But after reading this book, I'm alot closer to becoming one.
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18 of 20 people found the following review helpful By Donald Byron Johnson on December 16, 2010
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This is a wonderful collection of articles written from the heart about how some evangelical Christians went from believing that the Bible taught a male church hierarchy to believing that women can also be ministers in church. Some of the testimonies are very heart wrenching. As I was reading the Spirit several times emphasized some points the authors were making as very relevant in my personal life.

If you have been taught that male church hierarchy is the ONLY way to read the Bible faithfully, have some questions, and are wondering if there is a different way forward in your faith, then this book can be a glorious way to see what God is doing and can help heal you as God did heal many of the authors.
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16 of 18 people found the following review helpful By Dan on May 22, 2012
Format: Paperback Verified Purchase
I am not all the way through this book, but have read enough to gain a positive impression of its form and content and to comment on its purpose and effectiveness. But first, a little about me:

I am an evangelical church attender who sat under complementarian church teaching (no women in pastoral leadership) for four years, but recently I have started attending a church that is egalitarian in its outlook (women teaching and preaching). The first time I sat under one of the women preaching there, my instinct was to leave the auditorium ("This isn't right...the Bible forbids it.") However, I ended up staying and listening, and I am glad I did. In fact, by the end of the sermon, I was tearing up. Clearly this woman was a powerful preacher. My criticism of her ministry seemed foolish.

The form of the book is to present story after story of ministry leaders and theologians whose minds were gradually changed about women in leadership. The accounts are not technical, but personal: honest testimonies about a change of convictions. Attention is paid to theology (analysis of favorable and challenging bible passages), but not too much. The affect is more like having lunch or coffee with the various authors than like taking a seminary class.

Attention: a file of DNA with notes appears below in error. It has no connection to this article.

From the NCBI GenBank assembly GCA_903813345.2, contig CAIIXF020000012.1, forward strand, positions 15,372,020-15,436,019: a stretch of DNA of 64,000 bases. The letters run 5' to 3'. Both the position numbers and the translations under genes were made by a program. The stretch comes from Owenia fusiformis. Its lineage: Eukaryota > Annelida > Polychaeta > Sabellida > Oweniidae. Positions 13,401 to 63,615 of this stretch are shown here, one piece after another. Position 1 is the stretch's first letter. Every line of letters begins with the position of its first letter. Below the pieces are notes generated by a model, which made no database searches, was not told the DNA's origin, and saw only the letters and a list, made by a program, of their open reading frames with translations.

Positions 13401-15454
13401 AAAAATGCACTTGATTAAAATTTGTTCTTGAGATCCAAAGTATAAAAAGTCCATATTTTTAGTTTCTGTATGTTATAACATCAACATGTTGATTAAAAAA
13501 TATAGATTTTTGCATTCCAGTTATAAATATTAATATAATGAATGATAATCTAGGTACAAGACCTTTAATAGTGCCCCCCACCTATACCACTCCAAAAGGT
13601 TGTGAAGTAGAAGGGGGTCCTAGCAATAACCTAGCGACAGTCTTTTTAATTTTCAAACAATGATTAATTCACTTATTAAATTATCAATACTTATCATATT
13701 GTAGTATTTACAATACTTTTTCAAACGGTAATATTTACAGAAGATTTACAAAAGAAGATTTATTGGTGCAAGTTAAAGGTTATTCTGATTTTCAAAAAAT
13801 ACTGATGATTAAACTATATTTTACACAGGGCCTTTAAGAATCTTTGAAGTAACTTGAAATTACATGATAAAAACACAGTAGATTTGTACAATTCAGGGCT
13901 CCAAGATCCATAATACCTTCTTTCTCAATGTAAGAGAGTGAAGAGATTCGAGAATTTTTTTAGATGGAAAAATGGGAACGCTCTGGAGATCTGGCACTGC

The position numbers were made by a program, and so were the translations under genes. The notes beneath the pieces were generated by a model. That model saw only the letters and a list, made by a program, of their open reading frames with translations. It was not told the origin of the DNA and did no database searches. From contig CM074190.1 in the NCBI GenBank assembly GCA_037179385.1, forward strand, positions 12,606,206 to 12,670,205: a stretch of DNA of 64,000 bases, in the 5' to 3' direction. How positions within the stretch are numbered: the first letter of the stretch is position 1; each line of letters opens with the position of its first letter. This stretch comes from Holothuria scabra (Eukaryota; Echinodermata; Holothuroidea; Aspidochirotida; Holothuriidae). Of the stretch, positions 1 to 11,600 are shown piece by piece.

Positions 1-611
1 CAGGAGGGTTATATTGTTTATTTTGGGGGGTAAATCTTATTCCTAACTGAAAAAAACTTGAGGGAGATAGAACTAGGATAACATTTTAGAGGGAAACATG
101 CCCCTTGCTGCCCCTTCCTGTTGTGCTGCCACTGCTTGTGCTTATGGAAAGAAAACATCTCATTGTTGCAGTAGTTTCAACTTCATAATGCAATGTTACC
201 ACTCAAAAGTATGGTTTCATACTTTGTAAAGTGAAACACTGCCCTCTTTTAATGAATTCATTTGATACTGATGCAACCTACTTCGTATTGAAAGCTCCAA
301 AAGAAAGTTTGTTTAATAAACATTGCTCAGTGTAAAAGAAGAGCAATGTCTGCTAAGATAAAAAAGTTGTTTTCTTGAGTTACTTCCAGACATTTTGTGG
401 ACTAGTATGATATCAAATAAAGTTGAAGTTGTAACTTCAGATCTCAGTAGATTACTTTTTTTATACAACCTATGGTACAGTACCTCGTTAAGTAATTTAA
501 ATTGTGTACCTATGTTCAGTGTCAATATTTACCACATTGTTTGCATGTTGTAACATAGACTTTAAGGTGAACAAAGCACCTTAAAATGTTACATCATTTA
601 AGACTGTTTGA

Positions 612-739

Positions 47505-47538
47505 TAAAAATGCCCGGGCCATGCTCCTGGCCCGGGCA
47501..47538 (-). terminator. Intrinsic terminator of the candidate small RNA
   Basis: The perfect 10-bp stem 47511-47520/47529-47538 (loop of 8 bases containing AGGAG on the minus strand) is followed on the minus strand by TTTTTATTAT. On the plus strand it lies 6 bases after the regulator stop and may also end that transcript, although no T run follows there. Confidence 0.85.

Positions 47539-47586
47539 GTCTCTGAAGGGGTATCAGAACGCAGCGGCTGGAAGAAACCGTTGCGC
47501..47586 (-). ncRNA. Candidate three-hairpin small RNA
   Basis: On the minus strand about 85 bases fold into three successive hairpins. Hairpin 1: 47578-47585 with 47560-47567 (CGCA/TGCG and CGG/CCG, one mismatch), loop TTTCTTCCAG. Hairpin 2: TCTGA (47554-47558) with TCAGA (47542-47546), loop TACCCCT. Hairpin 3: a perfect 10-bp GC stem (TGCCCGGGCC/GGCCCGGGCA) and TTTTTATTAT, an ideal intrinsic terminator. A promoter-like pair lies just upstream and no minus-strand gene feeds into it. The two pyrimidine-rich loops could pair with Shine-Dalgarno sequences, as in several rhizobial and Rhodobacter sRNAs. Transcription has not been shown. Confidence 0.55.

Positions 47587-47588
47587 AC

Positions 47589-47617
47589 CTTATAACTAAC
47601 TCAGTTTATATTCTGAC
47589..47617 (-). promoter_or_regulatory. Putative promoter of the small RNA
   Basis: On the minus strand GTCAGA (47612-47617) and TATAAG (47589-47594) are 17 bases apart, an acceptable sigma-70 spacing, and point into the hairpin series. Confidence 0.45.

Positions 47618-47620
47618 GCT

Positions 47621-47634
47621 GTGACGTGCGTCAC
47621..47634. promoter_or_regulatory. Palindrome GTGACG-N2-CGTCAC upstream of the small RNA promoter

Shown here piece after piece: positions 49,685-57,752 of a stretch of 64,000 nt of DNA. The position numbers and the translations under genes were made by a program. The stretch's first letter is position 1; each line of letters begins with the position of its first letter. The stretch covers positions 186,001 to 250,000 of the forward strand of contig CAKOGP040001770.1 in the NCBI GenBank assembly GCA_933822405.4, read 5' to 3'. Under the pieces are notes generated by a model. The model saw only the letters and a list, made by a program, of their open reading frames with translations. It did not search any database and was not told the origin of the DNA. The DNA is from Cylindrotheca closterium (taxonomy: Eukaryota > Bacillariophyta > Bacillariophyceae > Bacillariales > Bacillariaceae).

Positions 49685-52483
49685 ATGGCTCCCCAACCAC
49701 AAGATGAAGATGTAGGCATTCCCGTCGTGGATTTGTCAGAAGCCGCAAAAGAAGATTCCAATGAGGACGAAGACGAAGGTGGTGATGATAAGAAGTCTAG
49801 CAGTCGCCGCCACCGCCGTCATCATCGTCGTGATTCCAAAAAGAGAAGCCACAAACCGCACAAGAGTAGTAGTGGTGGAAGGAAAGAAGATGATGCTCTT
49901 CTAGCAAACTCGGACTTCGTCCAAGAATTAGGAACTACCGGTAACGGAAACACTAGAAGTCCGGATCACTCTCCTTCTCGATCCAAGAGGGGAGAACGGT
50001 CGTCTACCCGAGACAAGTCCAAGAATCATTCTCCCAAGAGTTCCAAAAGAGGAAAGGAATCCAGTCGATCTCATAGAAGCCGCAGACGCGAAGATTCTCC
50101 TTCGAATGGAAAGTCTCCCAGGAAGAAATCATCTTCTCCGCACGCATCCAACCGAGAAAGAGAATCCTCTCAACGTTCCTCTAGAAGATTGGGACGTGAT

The book is effective in terms of what it intends to do. Those who attend churches where women are not allowed to teach and preach may not have the opportunity to meet and talk with someone who holds the egalitarian position. This book provides the opportunity. In the run of its pages, the reader becomes acquainted with real people who have come to believe that women have a place in ministry and to study a few justifications of this belief. Thereby, the egalitarian position becomes less "other," foreign, stigmatized, etc.
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16 of 18 people found the following review helpful By Ruth-Ann McKellin on February 16, 2011
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This book is a marvelous compilation of (primarily) men changing their minds about women in (church) leadership because of their experiences. That's nice.

What is truly enlightening is stepping through the Bible passages with Dr. Bilezikian, the great forerunner in the discussion of women in the church. His book, Beyond Sex Roles: What the Bible Says about a Woman's Place in Church and Family is a classic from 1985 and thoroughly dissects and analyzes the whole picture of women in the church, not just the few passages that are often bantered about and cause such dissention. Dr. B presents the best scholarly work and grapples with the positions of those who agree and those who disagree.

In this book, Dr. B presents his very personal walk through the issue of control and submission. His story gets to the heart of what women in the church have experienced. The extrapolation of how unquestioned control can destroy makes the topic bigger than petty discussions. His story in this book brought tears to my eyes.

Reading this book highlighted for me how far I have come from my conservative upbringing to 1985 to now. What a journey!